What are Opiates?
After sustaining major injuries from car accidents, workplace accidents, sports injuries, and random encounters, sometimes medical providers will prescribe medication to assist injured victims with their pain. The go-to prescription drugs for treating pain are classified as opioids, which include codeine, hydrocodone, morphine, oxycodone, hydromorphone, and fentanyl. These drugs are derived from opium, which is found in the poppy plant.
Because of its ability to suppress pain and produce a sense of euphoria, opioids can be highly addictive for some people. Depending on the dosage they’re taking, their bodies can develop a high tolerance and require more to feel the same high. Unfortunately, when this happens, users may partake in illegal activities just to attain more opiates.
Because individuals develop a tolerance to the euphoric effect faster than they develop a tolerance to the dangerous side effects, it’s easy to accidentally overdose on opiates and die from cardiac or respiratory arrest.
Opiate Withdrawal Symptoms
When individuals are constantly taking high doses of opiates, suddenly stopping can be difficult and often results in withdrawals. Withdrawal symptoms can be extremely uncomfortable and strenuous on the body. Not only are symptoms physically exhausting and painful, but they can also be emotionally taxing. For example, individuals may experience low energy, irritability, anxiety, agitation, insomnia, runny nose, watery eyes, muscle pains, abdominal cramps, nausea, vomit, diarrhea, goosebumps, and cold sweats.
Opiate Withdrawal Phases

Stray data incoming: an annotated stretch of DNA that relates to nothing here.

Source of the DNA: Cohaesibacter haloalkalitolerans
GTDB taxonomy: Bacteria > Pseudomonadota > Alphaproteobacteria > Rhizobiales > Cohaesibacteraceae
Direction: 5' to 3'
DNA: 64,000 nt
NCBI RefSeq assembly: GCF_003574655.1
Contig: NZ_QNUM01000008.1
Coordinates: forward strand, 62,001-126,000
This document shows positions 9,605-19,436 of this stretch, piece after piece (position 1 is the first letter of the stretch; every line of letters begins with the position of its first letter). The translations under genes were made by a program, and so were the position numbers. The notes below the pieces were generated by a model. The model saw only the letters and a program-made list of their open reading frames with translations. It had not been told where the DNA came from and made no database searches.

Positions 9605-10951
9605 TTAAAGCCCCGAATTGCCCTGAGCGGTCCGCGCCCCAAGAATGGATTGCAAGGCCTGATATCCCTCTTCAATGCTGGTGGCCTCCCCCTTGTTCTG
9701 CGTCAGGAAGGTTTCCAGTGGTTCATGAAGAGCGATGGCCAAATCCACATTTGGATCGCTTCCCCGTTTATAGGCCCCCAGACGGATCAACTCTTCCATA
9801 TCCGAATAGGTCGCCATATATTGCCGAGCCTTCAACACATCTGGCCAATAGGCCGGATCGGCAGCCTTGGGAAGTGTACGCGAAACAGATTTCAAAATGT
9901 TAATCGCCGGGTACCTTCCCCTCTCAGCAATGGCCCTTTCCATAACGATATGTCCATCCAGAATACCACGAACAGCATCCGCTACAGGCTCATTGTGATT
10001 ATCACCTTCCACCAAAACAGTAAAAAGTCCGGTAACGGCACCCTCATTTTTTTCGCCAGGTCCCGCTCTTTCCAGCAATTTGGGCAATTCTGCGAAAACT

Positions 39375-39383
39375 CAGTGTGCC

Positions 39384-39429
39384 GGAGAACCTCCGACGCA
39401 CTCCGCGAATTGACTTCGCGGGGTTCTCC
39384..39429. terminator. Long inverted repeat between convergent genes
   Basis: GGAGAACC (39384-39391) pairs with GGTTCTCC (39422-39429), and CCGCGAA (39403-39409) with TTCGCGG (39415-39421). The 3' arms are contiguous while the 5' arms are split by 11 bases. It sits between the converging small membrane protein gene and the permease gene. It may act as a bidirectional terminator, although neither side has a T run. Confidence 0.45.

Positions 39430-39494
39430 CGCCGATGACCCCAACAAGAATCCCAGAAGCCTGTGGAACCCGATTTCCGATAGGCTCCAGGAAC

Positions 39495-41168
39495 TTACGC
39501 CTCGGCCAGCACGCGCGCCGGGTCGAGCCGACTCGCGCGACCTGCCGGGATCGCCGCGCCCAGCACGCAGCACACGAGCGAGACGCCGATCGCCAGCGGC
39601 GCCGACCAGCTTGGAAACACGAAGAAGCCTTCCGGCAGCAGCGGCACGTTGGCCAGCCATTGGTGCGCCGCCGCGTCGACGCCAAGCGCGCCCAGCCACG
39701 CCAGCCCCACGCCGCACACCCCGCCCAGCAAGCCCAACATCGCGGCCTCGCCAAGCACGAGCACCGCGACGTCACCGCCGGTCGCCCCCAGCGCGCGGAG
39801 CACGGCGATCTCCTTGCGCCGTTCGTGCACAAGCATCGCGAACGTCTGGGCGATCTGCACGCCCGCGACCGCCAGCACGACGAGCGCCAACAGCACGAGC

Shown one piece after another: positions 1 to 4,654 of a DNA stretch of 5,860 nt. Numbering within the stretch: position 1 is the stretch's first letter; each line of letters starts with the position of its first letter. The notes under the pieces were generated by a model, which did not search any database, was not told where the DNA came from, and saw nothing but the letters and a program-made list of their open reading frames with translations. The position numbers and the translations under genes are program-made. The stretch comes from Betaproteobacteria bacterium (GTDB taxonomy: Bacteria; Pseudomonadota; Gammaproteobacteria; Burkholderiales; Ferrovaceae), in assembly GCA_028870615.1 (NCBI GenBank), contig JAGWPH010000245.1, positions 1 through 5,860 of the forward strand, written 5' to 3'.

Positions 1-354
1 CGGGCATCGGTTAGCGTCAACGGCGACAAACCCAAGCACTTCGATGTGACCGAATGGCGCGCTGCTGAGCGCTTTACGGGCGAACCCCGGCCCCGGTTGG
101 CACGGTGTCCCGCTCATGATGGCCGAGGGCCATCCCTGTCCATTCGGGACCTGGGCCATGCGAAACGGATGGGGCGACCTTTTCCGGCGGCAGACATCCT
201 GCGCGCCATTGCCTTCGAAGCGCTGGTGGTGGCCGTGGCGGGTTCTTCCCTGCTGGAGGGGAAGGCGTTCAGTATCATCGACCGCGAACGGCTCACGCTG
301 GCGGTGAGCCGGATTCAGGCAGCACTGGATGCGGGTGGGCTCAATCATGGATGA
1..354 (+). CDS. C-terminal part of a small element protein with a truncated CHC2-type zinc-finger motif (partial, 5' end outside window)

Depending on how long individuals have been taking opiates, withdrawal symptoms can take anywhere from one week to one month to resolve. Withdrawals often occur in two phases. The first phase occurs within twelve hours of taking the last dose. Symptoms usually peak around day three to five and can last up to four weeks. After phase one, post-acute withdrawal occurs (which is considered the second phase) and can last up to two years.
Not everyone experiences the same withdrawal symptoms nor do they experience the same level of intensity. Some individuals may encounter mild symptoms while others experience severe symptoms. The level of intensity can vary depending on an individual’s current health status if they have any mental or behavioral disorders, their family’s history of drug use, how long they were taking the opiates, and how the opiates were administered.
Help with Opiate Withdrawal Symptoms
Those experiencing withdrawal symptoms should enroll in a medical detox program to assist with the process. Doctors will be able to help patients slowly ease their bodies off of opiates until they are no longer codependent on the substance. Once patients complete the detox program, doctors may advise them to seek further assistance at an inpatient rehab center. Patients can also seek help from an alternative treatment center.
Alternative Treatment Center in Tennessee
At Discovery Place, we provide assistance for those seeking help from an Alternative Treatment Center in Burns, Tennessee. We offer a 30-Day Alternative Residential Addiction Recovery Program and a Long-Term Alternative Addiction Recovery Program depending on our patients’ needs. If you have more questions about our services, contact us today to set up a free consultation at (800) 725-0922.